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Authority is able to market Jeannette properties

| Wednesday, Feb. 27, 2013, 9:01 p.m.
Rob Fejes and Bill Hoffman listen to a report at a Jeannette Redevelopment Authority meeting. PHOTOS:Margie Stanislaw | The Jeannette Spirit
Jeff Means, Chuck Highlands and Pamela Neiderhiser take notes on the treasurer’s report at an authority meeting.
Jeff Means, Chuck Highlands, Pamela Neiderhiser, Rob Fejes and Bill Hoffman conduct business at a Jeannette Redevelopment Authority meeting.

Redevelopment authorities generally do work that falls into one of three categories.

The authority may redevelop properties such as brownfields for new industrial usage or for mixed usage, work to provide denser housing in high population areas, or redevelop properties that are outdated or have outlived their usefulness.

According to an informational flyer about the Jeannette Redevelopment Authority, “The Jeannette Redevelopment Authority was established by the City of Jeannette to redevelop and rehabilitate blighted areas and to prevent property deterioration in other areas.

“The JRA derives its powers and duties from the Pennsylvania Urban Redevelopment Law to act as permitted by the other statues of the Commonwealth of Pennsylvania and those statutes as amended from time to time. Members are appointed by the Mayor of the City of Jeannette.”

The Jeannette Redevelopment Authority concentrates most of its work on the central downtown area which is bordered by Magee and Clay avenues to the north, Penn Avenue to the west, Old Hill Road, Chestnut and Division streets to the south and Lewis Avenue to the east.

The Redevelopment Authority has title to properties on Division Street and Magee and Chambers avenues.

The advantage to retaining a redevelopment authority in a community is that city government can give property titles to the authority, which can then list those properties for sale along with restrictions and caveats in regard to the sale.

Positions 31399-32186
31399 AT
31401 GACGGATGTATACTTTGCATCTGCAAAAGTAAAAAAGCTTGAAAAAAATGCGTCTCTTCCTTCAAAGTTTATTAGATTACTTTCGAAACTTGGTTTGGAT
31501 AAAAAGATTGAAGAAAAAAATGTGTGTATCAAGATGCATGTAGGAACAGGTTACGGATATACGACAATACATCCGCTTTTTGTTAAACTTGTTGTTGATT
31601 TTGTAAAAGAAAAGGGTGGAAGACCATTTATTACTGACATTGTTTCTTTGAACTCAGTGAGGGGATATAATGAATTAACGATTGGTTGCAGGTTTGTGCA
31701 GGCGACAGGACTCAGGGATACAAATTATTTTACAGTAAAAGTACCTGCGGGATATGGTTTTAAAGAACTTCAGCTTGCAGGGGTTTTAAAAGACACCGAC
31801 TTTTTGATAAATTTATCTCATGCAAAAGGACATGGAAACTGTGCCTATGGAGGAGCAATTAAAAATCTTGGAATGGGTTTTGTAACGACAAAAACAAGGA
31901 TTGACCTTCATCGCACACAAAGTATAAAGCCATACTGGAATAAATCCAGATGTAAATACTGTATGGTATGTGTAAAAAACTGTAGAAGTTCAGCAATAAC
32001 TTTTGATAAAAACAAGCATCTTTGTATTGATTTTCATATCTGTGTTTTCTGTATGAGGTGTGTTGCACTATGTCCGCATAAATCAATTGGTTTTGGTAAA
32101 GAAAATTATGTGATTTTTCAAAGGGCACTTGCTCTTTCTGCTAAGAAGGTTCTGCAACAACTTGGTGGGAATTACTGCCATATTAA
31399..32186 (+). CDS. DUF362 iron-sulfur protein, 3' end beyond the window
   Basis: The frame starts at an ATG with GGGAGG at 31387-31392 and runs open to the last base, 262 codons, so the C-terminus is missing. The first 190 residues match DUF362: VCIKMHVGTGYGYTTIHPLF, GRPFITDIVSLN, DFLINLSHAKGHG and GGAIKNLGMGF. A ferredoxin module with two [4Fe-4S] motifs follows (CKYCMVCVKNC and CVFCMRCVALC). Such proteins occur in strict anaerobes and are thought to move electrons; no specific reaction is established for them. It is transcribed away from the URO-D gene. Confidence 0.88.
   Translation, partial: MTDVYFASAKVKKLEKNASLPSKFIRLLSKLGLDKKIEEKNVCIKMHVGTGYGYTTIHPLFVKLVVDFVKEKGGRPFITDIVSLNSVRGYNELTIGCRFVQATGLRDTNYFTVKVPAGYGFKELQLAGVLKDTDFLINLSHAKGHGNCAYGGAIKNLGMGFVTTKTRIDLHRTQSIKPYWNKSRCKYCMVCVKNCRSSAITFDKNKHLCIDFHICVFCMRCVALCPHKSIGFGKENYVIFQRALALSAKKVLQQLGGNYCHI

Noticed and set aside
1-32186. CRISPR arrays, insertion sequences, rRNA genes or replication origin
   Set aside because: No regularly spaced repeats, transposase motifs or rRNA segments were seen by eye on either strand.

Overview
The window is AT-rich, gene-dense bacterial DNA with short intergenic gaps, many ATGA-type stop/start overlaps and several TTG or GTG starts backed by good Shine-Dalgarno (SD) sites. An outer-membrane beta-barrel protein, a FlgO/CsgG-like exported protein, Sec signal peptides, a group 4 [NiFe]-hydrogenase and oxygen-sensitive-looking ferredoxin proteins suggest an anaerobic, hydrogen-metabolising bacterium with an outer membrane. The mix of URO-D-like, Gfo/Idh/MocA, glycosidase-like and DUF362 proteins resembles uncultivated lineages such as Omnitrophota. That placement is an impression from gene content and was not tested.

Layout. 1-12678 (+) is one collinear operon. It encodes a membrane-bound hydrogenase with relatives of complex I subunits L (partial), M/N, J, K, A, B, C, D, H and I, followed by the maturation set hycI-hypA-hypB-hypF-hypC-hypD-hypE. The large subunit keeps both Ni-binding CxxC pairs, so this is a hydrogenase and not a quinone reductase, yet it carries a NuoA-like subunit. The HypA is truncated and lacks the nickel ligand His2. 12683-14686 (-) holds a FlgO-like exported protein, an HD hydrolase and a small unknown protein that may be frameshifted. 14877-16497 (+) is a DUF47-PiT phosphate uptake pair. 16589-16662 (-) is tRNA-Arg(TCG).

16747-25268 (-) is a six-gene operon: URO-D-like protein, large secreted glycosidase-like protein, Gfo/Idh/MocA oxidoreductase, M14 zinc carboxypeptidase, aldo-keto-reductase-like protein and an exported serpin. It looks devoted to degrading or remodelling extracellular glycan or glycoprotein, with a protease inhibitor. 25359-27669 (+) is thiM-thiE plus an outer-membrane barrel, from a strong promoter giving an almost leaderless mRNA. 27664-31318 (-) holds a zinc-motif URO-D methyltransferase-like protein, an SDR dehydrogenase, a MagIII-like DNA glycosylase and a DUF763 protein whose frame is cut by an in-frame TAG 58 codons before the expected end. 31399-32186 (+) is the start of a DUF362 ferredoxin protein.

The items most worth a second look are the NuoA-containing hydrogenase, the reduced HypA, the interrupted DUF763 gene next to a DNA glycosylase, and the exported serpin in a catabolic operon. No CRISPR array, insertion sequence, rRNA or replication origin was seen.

The city itself cannot sell property in the same manner that a private entity can and the city would have to enter into a bidding process and ultimately council would have no input into how the property would be used or developed once it would be sold.

After property is sold by a redevelopment authority, the majority of the money made on the sale is returned to city government, with the redevelopment authority being able to keep a portion for operating expenses.

This process can make money for a city and saves tax money by getting properties back on the tax roles at a profit.

The mission of the Jeannette Redevelopment Authority is, “to enhance the quality of life and the social and economic development of Jeannette by eliminating blight and dangerous conditions through strategically acquiring and selling real estate, judiciously utilizing eminent domain and other revitalization and economic development tools in collaboration with resident and other stakeholders to make the City of Jeannette a community of investment.”

The Jeannette Redevelopment Authority does have the right to condemn properties as dangerous or blighted and then acquire them for sale.

“More new construction makes the city look good,” said city Councilman Bill Bedont.

“I've been in business in this town for 38 years, and have lived here for 62 years,” said Bill Hoffman, authority treasurer.

“I have seen Jeannette go a long way and if something doesn't happen, we won't see another 30 years and my kids won't have a business to take over. I like the town and the community and hopefully I can do some good.”

Members of the Jeannette Redevelopment Authority are all residents or business owners within the City of Jeannette. The authority includes Chairperson Pamela Neiderhiser, Chuck Highlands, co-chair, Jeffrey Means, secretary, Hoffman, and Rob Fejes member-at-large.

The authority meets the first Monday of each month at Jeannette City Hall at 6 p.m.

Margie Stanislaw is a freelance writer.

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